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UPDATE1: DPJ exec rejects opposition call for early election, denies party split.

TOKYO, July 1 Kyodo

Prime Minister Yoshihiko Noda is unlikely to call a general election shortly after his key legislation to raise Japan's sales tax rate clears parliament, as demanded by the opposition, nor is his ruling party likely to split over the contentious issue, the party's secretary general suggested Sunday.

The Democratic Party of Japan is unlikely to expel heavyweight Ichiro Ozawa and other party lawmakers who voted against the legislation last Tuesday in the lower house, Azuma Koshiishi indicated in a TV talk show a day after Noda said he will outline a plan Monday on how to punish them "strictly."

"It is inconceivable that punishments will hamper our unity," Koshiishi said.

Noda is not expected to dissolve the House of Representatives for a general election at least until other key legislation, such as bills to enable the government to issue deficit-covering bonds and reform the lower house election system, are approved during the current Diet session through Sept. 8, he said.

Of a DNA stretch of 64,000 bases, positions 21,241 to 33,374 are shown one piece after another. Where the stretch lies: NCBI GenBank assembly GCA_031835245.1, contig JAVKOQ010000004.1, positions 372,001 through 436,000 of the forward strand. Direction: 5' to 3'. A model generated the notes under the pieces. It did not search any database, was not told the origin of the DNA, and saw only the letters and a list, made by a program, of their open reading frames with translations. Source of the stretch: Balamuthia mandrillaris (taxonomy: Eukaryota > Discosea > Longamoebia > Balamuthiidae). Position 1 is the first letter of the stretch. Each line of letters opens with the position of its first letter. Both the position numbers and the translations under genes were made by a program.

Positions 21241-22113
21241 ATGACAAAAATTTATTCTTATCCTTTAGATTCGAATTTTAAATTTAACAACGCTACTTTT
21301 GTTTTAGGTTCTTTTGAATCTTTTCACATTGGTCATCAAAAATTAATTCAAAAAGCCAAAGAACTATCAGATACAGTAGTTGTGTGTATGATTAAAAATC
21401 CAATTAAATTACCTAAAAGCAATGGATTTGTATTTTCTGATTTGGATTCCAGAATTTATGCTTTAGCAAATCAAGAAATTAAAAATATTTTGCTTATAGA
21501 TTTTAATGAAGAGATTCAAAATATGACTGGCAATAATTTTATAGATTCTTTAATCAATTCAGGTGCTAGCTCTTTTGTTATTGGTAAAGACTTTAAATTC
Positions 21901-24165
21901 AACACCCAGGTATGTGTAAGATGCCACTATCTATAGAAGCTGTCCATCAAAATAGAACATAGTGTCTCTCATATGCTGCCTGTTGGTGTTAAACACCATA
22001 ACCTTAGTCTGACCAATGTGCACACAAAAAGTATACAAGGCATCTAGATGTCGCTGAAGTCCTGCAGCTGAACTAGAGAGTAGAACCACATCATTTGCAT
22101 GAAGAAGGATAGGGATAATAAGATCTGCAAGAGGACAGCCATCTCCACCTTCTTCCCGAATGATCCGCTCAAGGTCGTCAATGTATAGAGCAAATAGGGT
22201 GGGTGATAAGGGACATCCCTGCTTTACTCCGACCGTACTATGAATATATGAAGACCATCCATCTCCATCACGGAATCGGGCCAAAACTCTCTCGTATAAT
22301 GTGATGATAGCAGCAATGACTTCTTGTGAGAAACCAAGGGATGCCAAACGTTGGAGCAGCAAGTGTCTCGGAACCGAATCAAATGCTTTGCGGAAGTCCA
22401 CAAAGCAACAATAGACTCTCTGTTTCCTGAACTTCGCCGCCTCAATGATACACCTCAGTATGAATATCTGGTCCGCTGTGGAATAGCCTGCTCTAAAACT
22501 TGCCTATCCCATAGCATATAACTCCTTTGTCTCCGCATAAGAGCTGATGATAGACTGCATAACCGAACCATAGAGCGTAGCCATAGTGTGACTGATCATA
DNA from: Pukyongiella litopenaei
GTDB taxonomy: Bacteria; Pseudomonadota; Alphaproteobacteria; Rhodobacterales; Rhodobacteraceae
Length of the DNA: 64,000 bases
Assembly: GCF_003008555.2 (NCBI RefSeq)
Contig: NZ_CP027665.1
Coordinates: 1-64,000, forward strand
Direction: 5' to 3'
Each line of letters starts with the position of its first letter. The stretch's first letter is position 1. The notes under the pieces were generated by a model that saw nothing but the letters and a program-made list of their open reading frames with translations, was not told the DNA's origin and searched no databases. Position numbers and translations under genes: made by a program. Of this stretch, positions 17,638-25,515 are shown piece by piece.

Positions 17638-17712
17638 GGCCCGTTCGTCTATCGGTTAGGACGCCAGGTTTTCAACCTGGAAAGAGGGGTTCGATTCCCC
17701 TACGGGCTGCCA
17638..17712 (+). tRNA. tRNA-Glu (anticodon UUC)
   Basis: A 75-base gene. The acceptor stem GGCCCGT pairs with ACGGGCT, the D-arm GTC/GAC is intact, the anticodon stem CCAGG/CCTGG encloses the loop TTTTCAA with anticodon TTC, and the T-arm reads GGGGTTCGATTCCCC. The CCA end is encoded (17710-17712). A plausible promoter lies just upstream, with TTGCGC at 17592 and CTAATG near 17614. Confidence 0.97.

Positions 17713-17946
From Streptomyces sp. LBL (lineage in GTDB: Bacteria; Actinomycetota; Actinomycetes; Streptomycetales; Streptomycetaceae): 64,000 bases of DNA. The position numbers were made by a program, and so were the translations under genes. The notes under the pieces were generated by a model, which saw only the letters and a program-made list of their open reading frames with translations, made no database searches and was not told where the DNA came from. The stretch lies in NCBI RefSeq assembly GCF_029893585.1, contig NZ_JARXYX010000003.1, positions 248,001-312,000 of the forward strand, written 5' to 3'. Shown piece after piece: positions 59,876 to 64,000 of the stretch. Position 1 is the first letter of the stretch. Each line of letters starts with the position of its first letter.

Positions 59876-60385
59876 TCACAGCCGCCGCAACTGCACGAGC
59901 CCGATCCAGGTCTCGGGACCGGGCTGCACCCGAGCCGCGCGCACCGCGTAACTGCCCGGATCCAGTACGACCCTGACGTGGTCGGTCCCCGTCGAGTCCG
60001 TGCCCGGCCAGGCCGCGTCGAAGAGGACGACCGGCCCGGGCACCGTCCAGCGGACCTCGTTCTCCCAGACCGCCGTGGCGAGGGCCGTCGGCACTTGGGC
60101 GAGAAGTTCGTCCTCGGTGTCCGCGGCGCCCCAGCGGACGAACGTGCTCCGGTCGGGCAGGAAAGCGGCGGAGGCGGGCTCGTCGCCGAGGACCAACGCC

Meanwhile, Ozawa reiterated he will decide Monday on whether to leave the ruling party over the legislation.

Speaking to reporters in Morioka, Iwate Prefecture, Ozawa reiterated his opposition to the legislation and said, "We have to make a decision on what we should do to realize our aims tomorrow at the latest.''

If Ozawa breaks away from the DPJ, around 50 of the party's lawmakers in both houses are expected to follow him.

In the same program, opposition leader Sadakazu Tanigaki, whose Liberal Democratic Party supported the legislation to double the 5 percent consumption tax rate to 10 percent by 2015, reiterated his call for an election shortly after its enactment, saying, "It is time to seek a public mandate."

Tanigaki also said the main opposition party would decide whether to back a no-confidence motion against Noda's government if other parties submitted one by examining if the ruling camp upholds revisions to related social security reforms agreed with his party and its ally the New Komeito party.

On Monday, Koshiishi is slated to hold a fourth round of talks with Ozawa to ask him to remain in the DPJ.
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Publication:Japan Policy & Politics
Date:Jul 2, 2012
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